China's economy might be No 1 in 2030
Updated: 2013-06-07 07:52
A child takes a self-portrait near skyscrapers in Shanghai's Lujiazui area. Provided to China Daily
China's economy will become twice as big as that of the United States and larger than both the US and the EU combined within just 17 years, according to one of China's leading economists.
Hu Angang, dean of the Institute for Contemporary China Studies, one of China's leading think tanks, makes the prediction in his new book, China 2030.
The book, already out in Chinese and to be published in English next month, is likely to attract major interest around the world.
His forecast - which also sees China becoming the biggest economy by 2020 - is the boldest and most optimistic prediction yet about China's economic future.
It also comes at a time when there are concerns about China's short-term prospects with GDP growth slower than expected in the first quarter at 7.7 percent, down from 7.9 percent in the final quarter of last year.
China still has a hurdle to cross just to overtake the US, with China's $8.23 trillion nominal GDP being just over half (52 percent) of the US' $15.68 trillion in 2012, according to the International Monetary Fund.
However, the likelihood of matching the US sooner rather than later has certainly increased since Goldman Sachs made its forecast in 2006 that China will be the biggest economy by 2025.
That too was also considered optimistic at the time but the financial crisis has hit the US hard and might now even be considered a conservative estimate.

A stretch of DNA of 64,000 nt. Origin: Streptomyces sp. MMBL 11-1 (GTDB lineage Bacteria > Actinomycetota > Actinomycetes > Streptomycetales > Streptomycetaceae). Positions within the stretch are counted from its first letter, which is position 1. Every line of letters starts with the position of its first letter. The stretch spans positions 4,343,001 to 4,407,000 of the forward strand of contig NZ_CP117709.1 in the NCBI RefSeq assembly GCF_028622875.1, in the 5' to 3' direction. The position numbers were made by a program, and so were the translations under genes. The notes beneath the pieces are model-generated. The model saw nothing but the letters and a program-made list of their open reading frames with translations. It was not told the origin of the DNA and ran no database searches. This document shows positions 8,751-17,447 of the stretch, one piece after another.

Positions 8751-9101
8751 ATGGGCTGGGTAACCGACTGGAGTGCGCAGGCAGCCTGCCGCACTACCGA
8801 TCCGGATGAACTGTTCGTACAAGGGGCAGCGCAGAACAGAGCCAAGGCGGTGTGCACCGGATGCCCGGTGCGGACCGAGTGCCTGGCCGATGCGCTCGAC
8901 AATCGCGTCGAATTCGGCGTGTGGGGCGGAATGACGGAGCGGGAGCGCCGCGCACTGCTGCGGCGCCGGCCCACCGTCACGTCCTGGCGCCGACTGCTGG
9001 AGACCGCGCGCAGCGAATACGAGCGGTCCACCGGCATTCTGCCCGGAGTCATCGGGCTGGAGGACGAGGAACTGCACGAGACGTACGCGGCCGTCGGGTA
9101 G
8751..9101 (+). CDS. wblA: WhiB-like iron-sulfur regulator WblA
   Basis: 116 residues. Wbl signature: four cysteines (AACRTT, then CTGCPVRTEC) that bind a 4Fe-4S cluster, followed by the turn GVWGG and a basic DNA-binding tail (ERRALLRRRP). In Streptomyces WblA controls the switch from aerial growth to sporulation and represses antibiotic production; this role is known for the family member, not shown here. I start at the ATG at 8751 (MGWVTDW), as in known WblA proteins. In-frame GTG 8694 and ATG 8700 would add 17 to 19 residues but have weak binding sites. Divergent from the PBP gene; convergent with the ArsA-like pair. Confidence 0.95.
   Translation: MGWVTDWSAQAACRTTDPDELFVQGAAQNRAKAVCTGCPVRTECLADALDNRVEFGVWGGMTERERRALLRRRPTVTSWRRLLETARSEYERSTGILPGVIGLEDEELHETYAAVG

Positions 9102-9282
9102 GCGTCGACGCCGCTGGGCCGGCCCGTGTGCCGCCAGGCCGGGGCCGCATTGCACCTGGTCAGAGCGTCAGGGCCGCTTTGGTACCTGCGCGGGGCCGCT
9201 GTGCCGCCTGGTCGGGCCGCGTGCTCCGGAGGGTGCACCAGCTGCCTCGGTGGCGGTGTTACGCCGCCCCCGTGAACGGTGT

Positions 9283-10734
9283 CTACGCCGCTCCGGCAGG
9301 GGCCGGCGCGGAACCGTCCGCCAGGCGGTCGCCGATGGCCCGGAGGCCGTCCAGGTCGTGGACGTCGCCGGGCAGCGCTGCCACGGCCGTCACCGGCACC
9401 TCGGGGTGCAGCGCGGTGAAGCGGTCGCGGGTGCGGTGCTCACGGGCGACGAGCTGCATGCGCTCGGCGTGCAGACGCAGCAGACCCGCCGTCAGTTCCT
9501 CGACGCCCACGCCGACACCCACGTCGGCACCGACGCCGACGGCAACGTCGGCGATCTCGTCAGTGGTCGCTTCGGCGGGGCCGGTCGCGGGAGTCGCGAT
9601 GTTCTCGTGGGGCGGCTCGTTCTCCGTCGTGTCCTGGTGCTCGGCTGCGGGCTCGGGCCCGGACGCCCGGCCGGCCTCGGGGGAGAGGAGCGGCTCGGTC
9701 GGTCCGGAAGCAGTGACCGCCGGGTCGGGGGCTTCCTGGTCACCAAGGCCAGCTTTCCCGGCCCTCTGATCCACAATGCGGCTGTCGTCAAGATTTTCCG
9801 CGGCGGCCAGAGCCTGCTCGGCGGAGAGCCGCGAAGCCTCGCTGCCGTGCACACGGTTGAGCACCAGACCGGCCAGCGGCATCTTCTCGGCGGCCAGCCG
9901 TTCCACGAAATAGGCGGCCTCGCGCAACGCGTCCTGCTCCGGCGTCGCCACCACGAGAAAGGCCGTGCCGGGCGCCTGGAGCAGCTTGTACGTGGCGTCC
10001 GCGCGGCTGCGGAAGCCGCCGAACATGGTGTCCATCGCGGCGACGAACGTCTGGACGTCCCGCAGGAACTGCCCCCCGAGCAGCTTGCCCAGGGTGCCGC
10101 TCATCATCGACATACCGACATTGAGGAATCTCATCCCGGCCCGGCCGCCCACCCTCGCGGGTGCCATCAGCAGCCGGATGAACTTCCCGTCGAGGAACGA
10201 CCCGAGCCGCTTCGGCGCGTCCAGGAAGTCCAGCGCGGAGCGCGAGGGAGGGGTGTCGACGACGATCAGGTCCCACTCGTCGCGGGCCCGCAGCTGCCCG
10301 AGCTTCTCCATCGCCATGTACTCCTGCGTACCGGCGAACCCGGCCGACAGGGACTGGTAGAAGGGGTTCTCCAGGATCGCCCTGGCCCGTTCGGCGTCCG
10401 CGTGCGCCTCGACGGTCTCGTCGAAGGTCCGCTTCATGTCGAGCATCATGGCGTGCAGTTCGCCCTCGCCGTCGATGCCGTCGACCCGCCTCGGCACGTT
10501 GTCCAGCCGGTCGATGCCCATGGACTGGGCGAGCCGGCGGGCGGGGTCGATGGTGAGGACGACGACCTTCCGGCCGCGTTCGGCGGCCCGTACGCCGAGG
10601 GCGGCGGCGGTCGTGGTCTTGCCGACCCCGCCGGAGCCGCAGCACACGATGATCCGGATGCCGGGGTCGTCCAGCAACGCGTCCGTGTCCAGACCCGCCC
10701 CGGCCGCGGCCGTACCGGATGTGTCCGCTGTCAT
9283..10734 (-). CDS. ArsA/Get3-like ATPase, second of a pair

Since then, China has emerged in pole position when it overtook Japan to become the world's second-largest economy in February 2011.
Hu, who is a professor of economics at China's elite Tsinghua University and the author of no fewer than 60 books, is raising the stakes with his own prediction, going further than any forecast either in China or overseas.
He believes China will be driven forward by what he terms five engines: accelerating industrialization, its major role in a new globalized world, its dominance in information technology, the rapid modernization of its infrastructure in areas such as electricity supply and high-speed railways, and the growing internationalization of its own economy.
He points out that China's workforce of 780 million is five times larger than the US' 153 million and that it now devotes 3 million person-years to research and development, twice the deployment of the US, both adding to its growth momentum.